By Jatindra Dash and Siddesh Mayenkar
BHUBANESWAR (Reuters) - A government panel has asked Odisha to re-survey more than 40 iron ore mines as part of an investigation into illegal mining after firms contested the use of satellite images to define their mining areas.
The state government, meanwhile, has imposed a cap on output from iron ore mining, and the mapping dispute threatens to prolong that cap and increase pressures on Indian steel mills to import ore.
Lawyers representing miners said the government-appointed Shah Commission used satellite maps from Google to identify whether companies were operating beyond their legal boundaries. They said miners' operations have been based on maps used when the state government granted them leases.
"It is like you drawing my picture and then taking a photograph of me and superimposing the photograph on the painting. Obviously there will be some differences," Ashok Parija, a lawyer who is defending dozens of mining leaseholders, said in an interview.
To resolve the dispute, the Shah Commission has asked the state government to re-survey more than 40 mines for illegal operations including those of Tata Steel and Steel Authority of India Limited and has asked the miners to bear the additional costs.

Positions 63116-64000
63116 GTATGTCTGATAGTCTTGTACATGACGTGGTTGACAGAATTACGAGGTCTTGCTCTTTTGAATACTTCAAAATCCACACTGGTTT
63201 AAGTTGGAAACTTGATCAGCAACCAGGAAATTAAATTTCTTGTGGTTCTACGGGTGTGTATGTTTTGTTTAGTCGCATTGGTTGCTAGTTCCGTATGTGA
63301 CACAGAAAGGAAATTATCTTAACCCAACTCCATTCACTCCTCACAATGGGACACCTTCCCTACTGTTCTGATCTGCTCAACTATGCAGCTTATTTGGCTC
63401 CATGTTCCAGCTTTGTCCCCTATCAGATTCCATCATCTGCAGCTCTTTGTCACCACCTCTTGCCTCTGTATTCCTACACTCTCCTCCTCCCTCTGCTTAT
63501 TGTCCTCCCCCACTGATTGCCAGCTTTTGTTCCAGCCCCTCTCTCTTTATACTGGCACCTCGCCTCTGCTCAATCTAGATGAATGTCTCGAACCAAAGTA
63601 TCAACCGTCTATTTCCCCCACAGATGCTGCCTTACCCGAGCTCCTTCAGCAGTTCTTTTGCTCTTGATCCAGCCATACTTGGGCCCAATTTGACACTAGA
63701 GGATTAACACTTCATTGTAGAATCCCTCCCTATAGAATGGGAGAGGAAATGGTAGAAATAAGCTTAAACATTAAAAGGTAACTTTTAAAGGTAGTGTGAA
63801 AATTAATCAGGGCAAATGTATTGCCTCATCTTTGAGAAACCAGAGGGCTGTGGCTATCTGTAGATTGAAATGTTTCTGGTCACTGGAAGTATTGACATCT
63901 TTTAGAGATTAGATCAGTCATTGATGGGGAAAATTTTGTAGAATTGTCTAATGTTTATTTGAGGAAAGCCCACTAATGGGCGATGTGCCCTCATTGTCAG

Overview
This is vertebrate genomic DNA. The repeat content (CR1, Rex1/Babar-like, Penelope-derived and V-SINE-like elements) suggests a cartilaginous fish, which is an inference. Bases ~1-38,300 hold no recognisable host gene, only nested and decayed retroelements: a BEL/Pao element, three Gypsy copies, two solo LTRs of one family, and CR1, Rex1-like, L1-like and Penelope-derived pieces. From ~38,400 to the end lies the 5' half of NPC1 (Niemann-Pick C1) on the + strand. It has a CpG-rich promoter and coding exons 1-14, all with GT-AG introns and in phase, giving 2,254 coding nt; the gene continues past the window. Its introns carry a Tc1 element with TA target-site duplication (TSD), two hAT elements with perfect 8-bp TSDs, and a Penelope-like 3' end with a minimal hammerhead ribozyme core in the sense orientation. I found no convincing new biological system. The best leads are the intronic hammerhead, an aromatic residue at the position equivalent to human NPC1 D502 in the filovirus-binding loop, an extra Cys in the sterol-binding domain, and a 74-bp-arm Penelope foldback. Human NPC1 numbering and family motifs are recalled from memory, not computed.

Steps taken by centre and state authorities to clean up the mining and export of iron ore have already shut down output in two key producing states, Goa and Karnataka, slashing shipments and forcing steel mills to import a raw material that India has in abundance.
The Shah Commission had been aiming to submit its report on illegal mining in Odisha by a July 16 deadline.
"It is very difficult to say in the present situation that we will be in a position to meet the deadline. The reasons being repeated hearings as well as disputed facts (which) require reconsideration," Justice M.B. Shah, who heads the commission said.
Unlike the ore mined in Goa and Karnataka, Odisha's is high grade and intended for the domestic steel industry rather than export. Odisha produced about 66 million tonnes of ore in fiscal 2011/12, according to government data, but of this just 10 million tonnes were exported, mainly to China.
A senior official in the Odisha government said the state's iron ore output may fall by 10 percent in fiscal 2013/14 and that exports may drop by a third following a 30 percent export tax and growing domestic demand.
Over the past decade, Odisha has fined companies more than $12 billion for excessive mining of iron ore.
(Editing by Jane Baird)